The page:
For short stories in particular, look to the “short reads” categories. These are reserved for books that generally take less than a few hours to read, and they usually have their own set of super fans. Although you can list your ebook in the main categories, if someone buys your book expecting it to be longer than it is, you could get a negative review.
Finally, take some time with the book description. Make it short, punchy, and highlight the one major conflict or theme in the story. Ask questions, create curiosity — all the major best practices of good copywriting.
Other Ways to Monetize Short Stories
While gaining passive income from your short stories is great, there are other things you can do to earn money. Best of all, they’re mutually beneficial to your book, so the more you do, the more it all increases.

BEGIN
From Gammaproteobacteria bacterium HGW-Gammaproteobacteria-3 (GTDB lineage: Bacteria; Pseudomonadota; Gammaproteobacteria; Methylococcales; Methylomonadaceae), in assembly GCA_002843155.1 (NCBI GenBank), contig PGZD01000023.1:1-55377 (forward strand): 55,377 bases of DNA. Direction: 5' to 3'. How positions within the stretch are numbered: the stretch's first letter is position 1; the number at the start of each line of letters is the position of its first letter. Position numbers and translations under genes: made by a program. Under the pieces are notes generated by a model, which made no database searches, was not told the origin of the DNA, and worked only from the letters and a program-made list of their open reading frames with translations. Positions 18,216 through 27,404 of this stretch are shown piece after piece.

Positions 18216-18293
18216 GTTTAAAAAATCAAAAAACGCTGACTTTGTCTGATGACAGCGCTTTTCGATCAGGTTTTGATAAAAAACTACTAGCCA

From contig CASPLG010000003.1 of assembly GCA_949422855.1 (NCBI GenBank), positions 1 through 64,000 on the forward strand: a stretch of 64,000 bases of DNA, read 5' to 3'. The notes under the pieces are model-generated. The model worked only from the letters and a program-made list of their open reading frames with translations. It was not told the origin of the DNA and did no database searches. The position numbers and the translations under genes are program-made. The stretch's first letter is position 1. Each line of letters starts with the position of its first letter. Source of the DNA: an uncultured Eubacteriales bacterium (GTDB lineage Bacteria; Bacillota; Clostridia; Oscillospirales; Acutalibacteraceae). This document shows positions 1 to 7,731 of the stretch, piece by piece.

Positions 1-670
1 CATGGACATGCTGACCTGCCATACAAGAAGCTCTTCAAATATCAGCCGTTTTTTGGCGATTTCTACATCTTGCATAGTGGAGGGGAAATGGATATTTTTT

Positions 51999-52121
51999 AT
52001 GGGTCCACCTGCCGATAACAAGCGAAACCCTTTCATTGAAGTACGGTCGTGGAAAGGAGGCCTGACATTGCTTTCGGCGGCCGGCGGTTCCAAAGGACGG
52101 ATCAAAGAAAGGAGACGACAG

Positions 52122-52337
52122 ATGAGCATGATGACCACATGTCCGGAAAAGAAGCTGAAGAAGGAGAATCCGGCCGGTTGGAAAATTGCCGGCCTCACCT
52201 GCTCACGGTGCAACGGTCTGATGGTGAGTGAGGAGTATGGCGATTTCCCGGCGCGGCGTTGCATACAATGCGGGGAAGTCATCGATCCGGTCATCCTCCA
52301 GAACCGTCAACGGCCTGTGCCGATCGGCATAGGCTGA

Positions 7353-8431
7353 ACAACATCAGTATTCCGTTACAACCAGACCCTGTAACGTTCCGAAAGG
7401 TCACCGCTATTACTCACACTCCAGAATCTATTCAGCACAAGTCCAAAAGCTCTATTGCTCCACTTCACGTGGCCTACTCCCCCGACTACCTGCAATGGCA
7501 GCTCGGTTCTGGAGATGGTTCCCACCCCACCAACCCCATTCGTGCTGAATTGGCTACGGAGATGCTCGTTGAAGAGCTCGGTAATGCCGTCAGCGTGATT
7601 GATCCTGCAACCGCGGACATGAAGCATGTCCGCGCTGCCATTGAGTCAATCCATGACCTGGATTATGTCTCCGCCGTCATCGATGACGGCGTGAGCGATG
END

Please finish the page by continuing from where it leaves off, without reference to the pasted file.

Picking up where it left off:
Once you get enough short stories in your arsenal, release a collection. Full-length novelists do this all the time by creating box sets of 3-4 books in a series. The total word count can reach half a million, or even more.
The best part though, is that you can charge substantially more for the same amount of work.
If you have a collection of 20 short stories, totaling 100,000 words, charge the price of a single book of equal value. Usually, the sweet spot falls in the $3.99-7.99 range. This is in addition to the individual short stories that are listed by themselves as well.
Another approach is to combine your short stories into a single collection with a similar author. If you write short thrillers, find other thriller authors and compile a box set with multiple stories. Splitting up the royalty can be a headache, but since everyone markets it together, it’ll get a ton more visibility.